By Dale Luis Menezes
Stories about art heists or art forgeries make good material for movies. IFFI 2016 featured ‘A Real Vermeer’ (2016), about Han van Meegeren, who forged the paintings of Johannes Vermeer, the Dutch master who painted ‘The Girl with a Pearl Earring’. Lead actors Jeroen Spitzenberger and Lize Feryn spoke exclusively to The Peacock about their engagement with Dutch art and cinema.
While their movie draws on Van Meegren’s biographical details, the filmmakers have also used fiction to weave the narrative of the film. “My wild guess is…60 to 65 percent,” says Spitzenberger. “I would say exactly the same,” Feryn concurs.
Was the film inspired by the story of Vincent van Gogh: a struggling artist with his fair share of eccentricities “To be honest, no,” says Spitzenberger. “But when you put it that way…yeah I understand the association. I have been talking about the 60 percent truth in the movies…the writers, Rudolph van den Berg and Jan Eilander may have been inspired by frustrated, struggling artists.”
He explained, “the film is about the development of a young artist, who in the end becomes a forger – in a way he imitates his idol in painting. He is unable, unfortunately, to find his own voice, his own style of painting. What’s the difference between forgery and art? When are you a true artist? Does it depend on your perception? Does it depend on money? Does it depend on the approval of an audience? It’s a weird relationship that the artists share with the audience.”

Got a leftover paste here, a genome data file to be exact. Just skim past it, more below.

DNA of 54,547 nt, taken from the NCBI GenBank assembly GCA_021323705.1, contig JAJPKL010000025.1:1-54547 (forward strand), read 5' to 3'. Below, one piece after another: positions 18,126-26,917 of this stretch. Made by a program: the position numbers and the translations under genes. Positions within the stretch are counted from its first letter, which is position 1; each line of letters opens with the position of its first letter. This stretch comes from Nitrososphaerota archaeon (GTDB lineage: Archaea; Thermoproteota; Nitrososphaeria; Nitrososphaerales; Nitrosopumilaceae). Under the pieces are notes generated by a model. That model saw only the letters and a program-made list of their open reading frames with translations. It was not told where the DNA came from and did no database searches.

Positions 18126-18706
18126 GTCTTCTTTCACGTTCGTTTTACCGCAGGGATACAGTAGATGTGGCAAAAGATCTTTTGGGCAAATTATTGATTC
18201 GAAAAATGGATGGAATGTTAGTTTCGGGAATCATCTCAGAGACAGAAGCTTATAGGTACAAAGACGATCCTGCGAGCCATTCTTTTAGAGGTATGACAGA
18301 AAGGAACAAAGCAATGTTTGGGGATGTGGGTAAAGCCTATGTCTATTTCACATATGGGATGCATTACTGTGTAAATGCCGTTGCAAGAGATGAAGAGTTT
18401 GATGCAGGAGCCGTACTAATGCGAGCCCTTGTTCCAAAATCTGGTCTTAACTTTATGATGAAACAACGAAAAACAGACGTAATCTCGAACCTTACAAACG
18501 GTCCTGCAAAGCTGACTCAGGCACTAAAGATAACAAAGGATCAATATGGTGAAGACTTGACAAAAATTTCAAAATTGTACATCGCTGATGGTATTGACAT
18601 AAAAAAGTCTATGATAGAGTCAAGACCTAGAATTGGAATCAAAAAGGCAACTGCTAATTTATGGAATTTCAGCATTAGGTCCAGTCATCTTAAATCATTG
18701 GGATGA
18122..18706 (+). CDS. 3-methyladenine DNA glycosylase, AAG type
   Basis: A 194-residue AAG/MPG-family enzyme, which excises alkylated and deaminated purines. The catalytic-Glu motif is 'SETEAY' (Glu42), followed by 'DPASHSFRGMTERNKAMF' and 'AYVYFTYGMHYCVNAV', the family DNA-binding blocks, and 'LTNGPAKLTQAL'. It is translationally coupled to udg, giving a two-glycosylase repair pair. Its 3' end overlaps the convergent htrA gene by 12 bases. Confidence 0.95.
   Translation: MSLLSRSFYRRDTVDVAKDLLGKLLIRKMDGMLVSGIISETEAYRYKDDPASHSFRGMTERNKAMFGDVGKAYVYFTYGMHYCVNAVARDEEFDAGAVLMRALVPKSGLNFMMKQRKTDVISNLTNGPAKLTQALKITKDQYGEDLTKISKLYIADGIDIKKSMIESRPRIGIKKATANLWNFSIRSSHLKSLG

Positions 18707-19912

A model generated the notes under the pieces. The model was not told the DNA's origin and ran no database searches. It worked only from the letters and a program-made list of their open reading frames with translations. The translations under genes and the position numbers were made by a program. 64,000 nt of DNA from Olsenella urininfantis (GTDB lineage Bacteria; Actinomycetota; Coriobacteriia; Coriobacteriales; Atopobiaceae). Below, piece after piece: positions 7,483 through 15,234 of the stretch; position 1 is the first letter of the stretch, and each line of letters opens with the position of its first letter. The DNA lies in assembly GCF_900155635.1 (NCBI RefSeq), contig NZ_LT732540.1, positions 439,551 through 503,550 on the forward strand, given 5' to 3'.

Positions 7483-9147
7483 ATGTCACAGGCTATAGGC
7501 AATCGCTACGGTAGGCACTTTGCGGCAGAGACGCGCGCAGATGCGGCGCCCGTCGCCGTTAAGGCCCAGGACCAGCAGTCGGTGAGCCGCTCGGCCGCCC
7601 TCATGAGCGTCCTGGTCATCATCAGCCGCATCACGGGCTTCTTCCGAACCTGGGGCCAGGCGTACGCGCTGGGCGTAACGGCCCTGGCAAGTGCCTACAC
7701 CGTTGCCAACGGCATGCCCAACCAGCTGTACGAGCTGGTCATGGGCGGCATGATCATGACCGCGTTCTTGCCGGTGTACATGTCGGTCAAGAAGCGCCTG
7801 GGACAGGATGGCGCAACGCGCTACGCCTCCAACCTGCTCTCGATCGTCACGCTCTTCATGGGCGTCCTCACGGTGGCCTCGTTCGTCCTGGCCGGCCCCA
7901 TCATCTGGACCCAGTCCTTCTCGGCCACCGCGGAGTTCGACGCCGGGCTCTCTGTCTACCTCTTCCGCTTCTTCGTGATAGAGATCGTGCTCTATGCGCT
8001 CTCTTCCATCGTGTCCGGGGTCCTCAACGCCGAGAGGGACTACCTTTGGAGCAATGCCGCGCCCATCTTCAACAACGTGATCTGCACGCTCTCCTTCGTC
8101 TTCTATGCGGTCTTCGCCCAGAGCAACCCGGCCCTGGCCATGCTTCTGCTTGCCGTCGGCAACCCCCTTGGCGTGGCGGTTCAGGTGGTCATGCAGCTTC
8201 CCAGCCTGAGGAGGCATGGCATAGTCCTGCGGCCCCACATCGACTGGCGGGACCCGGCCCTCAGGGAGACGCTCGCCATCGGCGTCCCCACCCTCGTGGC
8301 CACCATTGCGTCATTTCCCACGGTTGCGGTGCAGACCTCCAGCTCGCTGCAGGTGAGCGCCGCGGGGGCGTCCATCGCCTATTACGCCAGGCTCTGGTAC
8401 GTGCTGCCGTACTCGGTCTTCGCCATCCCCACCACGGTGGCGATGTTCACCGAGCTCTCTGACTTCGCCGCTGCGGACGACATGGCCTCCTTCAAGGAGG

Who are their favorite Dutch artists? While Spitzenberger prefers “magisch realisme” or magic realism in art (though he says he likes Vermeer when Feryn prods him), Feryn definitively prefers Vermeer. “He puts emotion in his work. I remember as a kid I went to see ‘The Girl with a Pearl Earring’… and I was impressed by the colors, and the depth, the light, the serenity, and the perfect beauty. Even if you enlarge a small part of the painting and observe the detail in it, it will still be beautiful,” she says.
Both actors were visibly happy to be in Goa, even while sitting in plastic chairs in The Peacock office. Spitzenberger said, “a cinema festival can bind people. It is a very hopeful thing, right? There should be more of such festivals – of poetry, of music, or of food, or anything…it doesn’t matter.”